Ocular Leptospirosis

Lack of Awareness Among Ophthalmologists and Challenges in Diagnosis

Rathinam R. Sivakumar


Curr Opin Ophthalmol. 2022;33(6):532-542. 

In This Article

Abstract and Introduction


Purpose of Review: Systemic leptospirosis exists worldwide. But leptospiral uveitis, an important late complication is not identified by ophthalmologists in several countries.

Recent Findings: In the last 18 months numerous publications, especially on epidemiology, surveillances, and novel rapid diagnostic kits to test at the point of care site on leptospirosis have been published from all over the world. However, publications from ophthalmologists are very scarce. Remarkably ophthalmologists should know the global burden of leptospirosis, prevalence of the disease in their country, demographic factors associated, risk factors, and systemic signs to elicit relevant history and travel history. They should be aware of recent advances in investigations to confirm their clinical diagnosis.

Summary: It is quite evident from this work that leptospirosis is prevalent worldwide. Ophthalmologists' awareness has to improve to identify the etiological diagnosis. They should have access to simple, less expensive, and less cumbersome laboratory tests.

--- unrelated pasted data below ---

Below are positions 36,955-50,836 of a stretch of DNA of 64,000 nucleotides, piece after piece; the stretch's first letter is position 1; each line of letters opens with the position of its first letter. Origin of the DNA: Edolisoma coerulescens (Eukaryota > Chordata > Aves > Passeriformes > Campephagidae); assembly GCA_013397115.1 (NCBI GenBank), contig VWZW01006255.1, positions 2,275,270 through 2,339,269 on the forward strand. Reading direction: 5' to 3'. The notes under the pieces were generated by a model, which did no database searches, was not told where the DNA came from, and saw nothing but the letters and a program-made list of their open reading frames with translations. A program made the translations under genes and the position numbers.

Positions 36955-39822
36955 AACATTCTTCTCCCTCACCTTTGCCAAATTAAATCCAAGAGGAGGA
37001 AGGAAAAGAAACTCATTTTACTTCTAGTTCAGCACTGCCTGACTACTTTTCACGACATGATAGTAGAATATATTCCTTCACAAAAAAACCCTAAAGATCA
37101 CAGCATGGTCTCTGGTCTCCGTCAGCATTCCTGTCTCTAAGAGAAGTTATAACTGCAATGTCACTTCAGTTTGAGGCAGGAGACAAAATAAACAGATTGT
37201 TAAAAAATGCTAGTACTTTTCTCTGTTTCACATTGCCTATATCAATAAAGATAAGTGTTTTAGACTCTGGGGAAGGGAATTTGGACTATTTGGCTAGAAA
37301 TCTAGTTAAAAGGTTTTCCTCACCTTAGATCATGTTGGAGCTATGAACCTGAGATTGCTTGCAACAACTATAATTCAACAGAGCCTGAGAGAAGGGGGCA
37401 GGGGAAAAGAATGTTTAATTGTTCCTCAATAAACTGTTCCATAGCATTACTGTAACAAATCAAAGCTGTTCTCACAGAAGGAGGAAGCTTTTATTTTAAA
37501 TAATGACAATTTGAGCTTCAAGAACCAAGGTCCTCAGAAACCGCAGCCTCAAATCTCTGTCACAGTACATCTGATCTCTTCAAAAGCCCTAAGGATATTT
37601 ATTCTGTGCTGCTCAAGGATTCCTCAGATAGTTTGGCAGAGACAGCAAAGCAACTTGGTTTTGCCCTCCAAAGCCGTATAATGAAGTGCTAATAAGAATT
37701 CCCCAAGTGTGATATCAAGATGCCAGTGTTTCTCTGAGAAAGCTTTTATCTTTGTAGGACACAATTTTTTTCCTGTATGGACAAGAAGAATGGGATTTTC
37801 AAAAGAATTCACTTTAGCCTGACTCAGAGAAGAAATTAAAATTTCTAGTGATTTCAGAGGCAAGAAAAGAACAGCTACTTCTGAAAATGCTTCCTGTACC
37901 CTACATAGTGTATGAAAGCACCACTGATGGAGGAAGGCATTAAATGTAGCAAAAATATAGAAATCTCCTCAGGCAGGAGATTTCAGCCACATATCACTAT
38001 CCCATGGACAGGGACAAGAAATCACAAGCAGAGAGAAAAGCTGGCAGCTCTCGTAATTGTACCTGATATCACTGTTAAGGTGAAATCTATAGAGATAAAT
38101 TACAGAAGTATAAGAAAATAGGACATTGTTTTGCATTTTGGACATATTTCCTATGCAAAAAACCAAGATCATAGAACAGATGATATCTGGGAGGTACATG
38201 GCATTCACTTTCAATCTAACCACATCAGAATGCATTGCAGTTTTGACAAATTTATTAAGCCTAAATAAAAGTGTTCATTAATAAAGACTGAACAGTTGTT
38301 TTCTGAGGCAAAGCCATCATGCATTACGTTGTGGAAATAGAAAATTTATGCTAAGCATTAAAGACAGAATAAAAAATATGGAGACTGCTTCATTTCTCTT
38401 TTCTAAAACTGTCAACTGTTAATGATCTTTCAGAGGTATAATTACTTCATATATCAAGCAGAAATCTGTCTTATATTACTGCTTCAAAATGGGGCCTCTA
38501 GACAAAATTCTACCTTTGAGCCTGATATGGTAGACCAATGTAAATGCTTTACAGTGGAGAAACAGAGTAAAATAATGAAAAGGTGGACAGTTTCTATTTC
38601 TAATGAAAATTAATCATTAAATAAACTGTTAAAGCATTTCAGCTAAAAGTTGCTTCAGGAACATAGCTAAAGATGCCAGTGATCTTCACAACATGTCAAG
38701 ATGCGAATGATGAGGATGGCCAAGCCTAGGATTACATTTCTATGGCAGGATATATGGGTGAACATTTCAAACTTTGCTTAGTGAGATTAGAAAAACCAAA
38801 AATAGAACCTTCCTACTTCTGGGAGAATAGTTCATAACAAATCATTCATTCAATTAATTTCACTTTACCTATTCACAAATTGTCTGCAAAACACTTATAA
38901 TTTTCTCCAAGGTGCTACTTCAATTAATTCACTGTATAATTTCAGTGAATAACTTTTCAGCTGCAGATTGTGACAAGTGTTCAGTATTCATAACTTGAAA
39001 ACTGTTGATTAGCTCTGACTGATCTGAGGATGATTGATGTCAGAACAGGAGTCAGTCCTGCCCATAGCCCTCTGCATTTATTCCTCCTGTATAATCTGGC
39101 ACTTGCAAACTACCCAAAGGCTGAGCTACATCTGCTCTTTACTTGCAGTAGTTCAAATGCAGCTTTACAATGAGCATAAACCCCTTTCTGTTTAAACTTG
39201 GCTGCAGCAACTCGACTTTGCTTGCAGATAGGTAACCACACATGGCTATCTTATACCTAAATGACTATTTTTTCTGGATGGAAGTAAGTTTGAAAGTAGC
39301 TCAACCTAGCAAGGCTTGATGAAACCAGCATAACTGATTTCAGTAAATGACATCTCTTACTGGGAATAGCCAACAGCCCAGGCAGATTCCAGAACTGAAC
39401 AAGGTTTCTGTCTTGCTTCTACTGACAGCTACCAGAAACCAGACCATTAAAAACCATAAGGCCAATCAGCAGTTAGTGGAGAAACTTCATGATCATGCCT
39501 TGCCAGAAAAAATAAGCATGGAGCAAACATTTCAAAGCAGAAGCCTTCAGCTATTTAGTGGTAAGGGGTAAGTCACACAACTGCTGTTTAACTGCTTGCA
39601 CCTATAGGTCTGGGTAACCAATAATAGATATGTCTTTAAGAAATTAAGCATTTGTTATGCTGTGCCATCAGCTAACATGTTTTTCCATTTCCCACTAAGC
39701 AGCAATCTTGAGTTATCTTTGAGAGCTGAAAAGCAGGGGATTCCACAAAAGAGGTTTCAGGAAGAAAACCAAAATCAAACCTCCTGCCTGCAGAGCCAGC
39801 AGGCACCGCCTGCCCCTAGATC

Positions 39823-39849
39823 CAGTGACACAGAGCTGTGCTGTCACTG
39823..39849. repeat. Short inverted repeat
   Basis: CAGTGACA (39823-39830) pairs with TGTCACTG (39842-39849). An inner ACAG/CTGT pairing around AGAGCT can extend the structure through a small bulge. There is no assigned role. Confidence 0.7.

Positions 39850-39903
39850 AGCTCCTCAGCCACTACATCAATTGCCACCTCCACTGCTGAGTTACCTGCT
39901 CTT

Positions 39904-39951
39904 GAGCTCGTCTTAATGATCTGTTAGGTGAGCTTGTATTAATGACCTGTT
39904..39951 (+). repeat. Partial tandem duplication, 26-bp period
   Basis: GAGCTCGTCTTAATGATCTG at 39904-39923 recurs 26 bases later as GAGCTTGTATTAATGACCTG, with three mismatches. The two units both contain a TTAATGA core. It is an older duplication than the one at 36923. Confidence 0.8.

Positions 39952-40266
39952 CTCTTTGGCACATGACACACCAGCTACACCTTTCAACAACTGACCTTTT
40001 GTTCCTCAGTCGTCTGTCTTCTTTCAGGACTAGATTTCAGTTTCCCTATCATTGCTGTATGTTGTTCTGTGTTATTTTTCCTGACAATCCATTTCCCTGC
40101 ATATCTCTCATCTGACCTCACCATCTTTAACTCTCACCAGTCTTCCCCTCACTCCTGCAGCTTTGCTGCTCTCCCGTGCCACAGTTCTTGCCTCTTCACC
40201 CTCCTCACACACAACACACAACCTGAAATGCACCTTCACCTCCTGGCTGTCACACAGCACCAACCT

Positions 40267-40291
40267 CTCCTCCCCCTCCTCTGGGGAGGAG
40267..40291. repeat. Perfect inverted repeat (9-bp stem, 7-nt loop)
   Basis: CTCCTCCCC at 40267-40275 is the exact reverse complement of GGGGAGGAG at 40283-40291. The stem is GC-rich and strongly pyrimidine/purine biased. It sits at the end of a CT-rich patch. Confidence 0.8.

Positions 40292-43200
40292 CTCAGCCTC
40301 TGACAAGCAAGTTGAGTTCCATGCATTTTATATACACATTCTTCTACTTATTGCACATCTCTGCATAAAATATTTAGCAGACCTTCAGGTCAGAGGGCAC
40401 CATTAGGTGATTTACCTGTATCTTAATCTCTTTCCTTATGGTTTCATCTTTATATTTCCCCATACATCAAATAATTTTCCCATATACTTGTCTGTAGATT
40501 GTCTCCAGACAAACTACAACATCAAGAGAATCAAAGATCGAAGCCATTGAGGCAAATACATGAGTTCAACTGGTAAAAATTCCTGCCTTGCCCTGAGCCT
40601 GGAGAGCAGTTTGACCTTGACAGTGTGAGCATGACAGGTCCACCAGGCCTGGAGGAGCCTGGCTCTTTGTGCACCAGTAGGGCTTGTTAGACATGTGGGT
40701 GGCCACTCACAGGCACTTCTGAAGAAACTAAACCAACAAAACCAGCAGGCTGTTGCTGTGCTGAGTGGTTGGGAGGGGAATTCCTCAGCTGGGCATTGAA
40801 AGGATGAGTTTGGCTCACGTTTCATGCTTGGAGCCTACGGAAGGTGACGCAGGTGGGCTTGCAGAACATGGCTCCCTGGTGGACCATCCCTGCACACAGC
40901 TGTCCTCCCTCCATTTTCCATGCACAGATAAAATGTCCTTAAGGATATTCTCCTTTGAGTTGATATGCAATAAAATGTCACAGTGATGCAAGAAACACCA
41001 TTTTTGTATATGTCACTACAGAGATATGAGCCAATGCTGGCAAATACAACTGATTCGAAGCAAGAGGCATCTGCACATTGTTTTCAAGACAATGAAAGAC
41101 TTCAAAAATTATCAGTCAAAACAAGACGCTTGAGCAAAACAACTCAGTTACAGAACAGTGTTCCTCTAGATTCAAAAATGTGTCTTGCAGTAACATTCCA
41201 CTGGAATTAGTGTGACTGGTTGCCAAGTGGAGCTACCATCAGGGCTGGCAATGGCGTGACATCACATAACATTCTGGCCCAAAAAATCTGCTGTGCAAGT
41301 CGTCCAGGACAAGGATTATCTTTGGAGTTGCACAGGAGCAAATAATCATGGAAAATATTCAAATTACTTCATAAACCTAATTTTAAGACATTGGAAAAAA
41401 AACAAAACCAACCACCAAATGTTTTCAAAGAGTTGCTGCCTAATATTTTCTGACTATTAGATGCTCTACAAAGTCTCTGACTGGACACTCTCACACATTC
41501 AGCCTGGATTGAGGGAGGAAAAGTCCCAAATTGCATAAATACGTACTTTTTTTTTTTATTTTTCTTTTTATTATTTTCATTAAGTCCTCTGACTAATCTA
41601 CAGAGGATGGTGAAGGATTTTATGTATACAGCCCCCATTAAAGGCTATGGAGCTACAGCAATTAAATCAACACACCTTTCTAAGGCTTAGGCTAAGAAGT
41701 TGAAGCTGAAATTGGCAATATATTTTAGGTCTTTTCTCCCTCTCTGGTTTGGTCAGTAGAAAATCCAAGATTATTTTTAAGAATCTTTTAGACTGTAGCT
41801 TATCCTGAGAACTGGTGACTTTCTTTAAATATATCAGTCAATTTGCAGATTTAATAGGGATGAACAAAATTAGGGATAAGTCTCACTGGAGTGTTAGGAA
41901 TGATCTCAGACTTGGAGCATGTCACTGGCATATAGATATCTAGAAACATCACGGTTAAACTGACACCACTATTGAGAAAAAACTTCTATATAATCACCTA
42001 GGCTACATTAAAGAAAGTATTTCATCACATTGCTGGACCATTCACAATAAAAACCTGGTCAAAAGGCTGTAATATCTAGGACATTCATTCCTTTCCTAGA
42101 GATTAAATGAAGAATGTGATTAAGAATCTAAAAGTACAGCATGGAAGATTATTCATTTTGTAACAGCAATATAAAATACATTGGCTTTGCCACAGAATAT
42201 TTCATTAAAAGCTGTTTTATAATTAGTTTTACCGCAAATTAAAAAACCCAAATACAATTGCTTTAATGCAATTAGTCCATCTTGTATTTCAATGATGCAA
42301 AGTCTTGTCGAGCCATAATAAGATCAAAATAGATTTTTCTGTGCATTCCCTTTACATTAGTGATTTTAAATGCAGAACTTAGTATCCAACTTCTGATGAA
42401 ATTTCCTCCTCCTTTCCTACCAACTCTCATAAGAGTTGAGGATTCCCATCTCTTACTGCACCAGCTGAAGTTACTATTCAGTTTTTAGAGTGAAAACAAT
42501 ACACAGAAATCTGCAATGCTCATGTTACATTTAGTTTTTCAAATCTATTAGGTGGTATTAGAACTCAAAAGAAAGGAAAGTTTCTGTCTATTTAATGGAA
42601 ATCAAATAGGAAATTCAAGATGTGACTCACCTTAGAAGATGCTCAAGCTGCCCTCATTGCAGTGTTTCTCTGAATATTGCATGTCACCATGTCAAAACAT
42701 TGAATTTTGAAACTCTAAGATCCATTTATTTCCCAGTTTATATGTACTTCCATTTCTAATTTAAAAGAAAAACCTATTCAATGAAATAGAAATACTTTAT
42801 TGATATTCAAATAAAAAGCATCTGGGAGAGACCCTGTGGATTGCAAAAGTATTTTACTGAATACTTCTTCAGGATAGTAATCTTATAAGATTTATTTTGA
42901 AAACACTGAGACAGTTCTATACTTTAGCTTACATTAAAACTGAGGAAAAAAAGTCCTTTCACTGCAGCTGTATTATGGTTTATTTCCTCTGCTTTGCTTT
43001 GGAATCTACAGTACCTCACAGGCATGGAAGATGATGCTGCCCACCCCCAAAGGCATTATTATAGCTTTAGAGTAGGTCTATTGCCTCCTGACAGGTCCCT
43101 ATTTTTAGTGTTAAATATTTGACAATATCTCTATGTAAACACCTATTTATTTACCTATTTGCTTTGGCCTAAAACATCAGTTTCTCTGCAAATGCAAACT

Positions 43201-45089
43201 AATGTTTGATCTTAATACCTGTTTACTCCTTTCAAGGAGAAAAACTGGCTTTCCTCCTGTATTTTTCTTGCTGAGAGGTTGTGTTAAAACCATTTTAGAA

Leptospirosis is a neglected, water borne, zoonotic, spirochetal disease. It has globally significant human morbidity and mortality.[1] The annual global burden is estimated to be 1.03 million cases and 59 800 fatalities[2] The estimated 1.03 million cases annually mark approximately 2.90 million disability-adjusted life years.[3] Although it is a potentially lethal disease involving animals and humans, it has no national surveillance systems and it is not even a notifiable disease in many countries.[1] On the contrary, it has numerous as well as varying clinical manifestations, clinician may easily miss the diagnosis.[4,5] A significant limiting factor is the lack of optimized laboratory investigations which show high sensitivity or specificity. In addition, they are unavailable in primary centers.[6] It can cause epidemic outbreaks after a rainy season.[5,7–9] It also remains endemic in economically challenged sectors like farmers, who cannot access tertiary care for etiological diagnosis. Hence, such endemic but life-threatening cases are often labeled as 'Idiopathic' in farmers.[10] It is a significant public health challenge affecting populations across the world and needs global attention. Ophthalmologists are not exempted; they too miss the ocular manifestations quite often. Leptospiral uveitis is a common late complication. Ophthalmologists need to know the global prevalence of the disease, pathogenesis, systemic manifestations, and available lab tests. Leptospiral uveitis is still named idiopathic, because of low awareness and lack of point-of-care diagnostic kits.